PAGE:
We have so much more to accomplish together in 2021. Please continue to stay with us so we can permanently end DAPL and KXL, get the vote out for the Georgia Senate run-off elections, and expand our kinship care program at Standing Rock, ensuring that the next generation of Lakota youth is cared for and given every opportunity to succeed.

This is your last chance to give a tax-deductible gift in 2020. Please give a year-end gift from the heart to help accomplish all this and more. 2020 showed us that life can bring unexpected challenges at any time. We plan to be there to meet them in 2021. Please continue to support our mission for justice. We can’t do any of this without you!

Wopila Tanka — we’re so grateful for your friendship.

Chase Iron Eyes
Lead Counsel
Lakota People’s Law Project

Action Needed

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You’re likely aware of the Standing Rock Sioux Tribe’s partnership with the Lakota People’s Law Project to reach and activate voters in Georgia between now and Jan. 5. Today, I have some great news for those of you who’d like to be even more involved. We’re excited to offer you an opportunity to join the calling team! 

If you can volunteer to help ensure that underrepresented voices are heard in Georgia’s Senate run-off elections, please join our Standing Rock members in calling Native American voters and others in Georgia who care about the issues so important to us.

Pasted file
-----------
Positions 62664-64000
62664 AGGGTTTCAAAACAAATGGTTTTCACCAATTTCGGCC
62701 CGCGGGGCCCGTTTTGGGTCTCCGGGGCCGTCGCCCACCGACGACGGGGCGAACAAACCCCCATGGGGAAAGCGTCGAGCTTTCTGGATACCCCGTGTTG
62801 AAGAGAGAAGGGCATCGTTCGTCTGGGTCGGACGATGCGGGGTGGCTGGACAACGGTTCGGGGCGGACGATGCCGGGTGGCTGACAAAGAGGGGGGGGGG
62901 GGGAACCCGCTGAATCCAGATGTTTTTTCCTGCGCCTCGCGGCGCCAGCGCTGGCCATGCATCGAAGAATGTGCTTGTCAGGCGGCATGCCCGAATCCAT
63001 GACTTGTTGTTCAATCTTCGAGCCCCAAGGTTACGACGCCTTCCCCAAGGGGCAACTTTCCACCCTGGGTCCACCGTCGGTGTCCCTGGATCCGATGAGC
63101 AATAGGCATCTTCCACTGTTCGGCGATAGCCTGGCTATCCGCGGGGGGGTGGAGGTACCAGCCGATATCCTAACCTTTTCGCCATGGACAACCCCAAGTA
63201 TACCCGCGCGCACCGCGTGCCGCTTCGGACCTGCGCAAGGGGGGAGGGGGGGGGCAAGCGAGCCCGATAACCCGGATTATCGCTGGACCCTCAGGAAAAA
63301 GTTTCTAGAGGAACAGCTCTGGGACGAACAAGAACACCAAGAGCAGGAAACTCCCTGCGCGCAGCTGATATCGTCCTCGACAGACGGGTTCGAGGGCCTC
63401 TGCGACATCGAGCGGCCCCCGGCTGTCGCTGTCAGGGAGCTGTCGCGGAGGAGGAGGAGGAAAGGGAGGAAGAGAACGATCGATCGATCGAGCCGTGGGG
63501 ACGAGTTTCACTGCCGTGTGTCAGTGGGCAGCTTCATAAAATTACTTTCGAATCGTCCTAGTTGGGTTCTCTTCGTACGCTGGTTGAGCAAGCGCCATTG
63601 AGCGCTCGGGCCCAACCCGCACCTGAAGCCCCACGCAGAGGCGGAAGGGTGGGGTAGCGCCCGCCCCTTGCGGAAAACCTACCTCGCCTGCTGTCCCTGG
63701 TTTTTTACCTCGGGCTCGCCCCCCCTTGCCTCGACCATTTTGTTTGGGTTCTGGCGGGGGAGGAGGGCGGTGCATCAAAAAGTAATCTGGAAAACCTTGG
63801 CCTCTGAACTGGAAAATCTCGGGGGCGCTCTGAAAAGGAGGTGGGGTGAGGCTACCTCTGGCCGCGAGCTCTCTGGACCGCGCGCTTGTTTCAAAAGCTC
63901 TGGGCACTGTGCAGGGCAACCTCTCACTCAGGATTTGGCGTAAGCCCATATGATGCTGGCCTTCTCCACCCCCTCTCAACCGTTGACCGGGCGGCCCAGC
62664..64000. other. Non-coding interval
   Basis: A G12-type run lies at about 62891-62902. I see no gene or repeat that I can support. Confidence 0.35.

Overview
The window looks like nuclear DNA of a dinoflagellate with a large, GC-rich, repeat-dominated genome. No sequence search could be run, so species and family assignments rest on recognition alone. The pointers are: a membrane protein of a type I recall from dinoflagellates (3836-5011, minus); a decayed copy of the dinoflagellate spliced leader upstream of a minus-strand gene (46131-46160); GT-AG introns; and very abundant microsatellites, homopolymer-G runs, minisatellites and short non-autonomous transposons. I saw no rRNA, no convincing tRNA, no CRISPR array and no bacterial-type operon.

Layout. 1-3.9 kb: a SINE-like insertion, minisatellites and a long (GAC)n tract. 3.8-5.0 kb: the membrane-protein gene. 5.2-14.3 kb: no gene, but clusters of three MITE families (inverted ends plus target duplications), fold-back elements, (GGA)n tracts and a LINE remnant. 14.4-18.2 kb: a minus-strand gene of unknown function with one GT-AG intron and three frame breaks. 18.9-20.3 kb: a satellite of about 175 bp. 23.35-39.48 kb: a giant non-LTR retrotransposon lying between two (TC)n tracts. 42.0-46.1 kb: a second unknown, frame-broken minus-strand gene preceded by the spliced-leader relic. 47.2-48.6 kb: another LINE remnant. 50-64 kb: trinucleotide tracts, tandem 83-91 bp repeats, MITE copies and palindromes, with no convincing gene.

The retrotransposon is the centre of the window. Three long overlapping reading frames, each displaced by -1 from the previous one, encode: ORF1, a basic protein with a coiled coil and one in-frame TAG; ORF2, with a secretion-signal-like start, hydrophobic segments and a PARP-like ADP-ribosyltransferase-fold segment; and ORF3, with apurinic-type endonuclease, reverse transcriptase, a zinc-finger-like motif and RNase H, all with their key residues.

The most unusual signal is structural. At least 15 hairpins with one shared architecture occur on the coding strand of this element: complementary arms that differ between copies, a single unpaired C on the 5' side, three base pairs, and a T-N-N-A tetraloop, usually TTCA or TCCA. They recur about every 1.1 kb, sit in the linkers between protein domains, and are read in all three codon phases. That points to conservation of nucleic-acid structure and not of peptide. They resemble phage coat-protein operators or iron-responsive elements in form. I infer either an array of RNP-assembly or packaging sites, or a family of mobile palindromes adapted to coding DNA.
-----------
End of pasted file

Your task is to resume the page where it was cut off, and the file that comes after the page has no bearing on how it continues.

To become a phone bank volunteer:

1) Complete this brief volunteer intake form;

2) Be available for training via Zoom this Friday Dec. 18th at 5 p.m EST.

You can help Standing Rock make a difference in the Georgia run-offs!

You’ll need a laptop, computer, or tablet, a good internet connection, a phone, and preferably a headset. We’ll provide you everything else, including the names and contact info for the voters and a script that you can follow!

Once you’ve completed the training, you’ll be free to make calls any day of the week (except Friday) between 1 p.m. and 8:30 p.m. EST. We’ll also exclude some holidays, which we’ll clarify at the training. We do ask, if you sign up and go through the training, that you commit to completing at least one four-hour volunteer calling shift.

Now that early voting has begun in Georgia, we’re calling potential voters and asking them to make a solid plan to vote. This is extremely important, because turnout in special elections is always lower than in presidential elections, and studies show that many people who intend to vote may fail to follow through due to lack of planning.

We must help each voter determine whether they’ll vote by mail, vote early, or vote on Election Day. Can you join Standing Rock and help Georgia voters make their plans? There’s so much at stake in this election — including whether we’ll be able to effectively protect our rights to clean air and water in the years to come. Mni wiconi — water is life.

Wopila tanka — your attention, and your participation, are very much appreciated!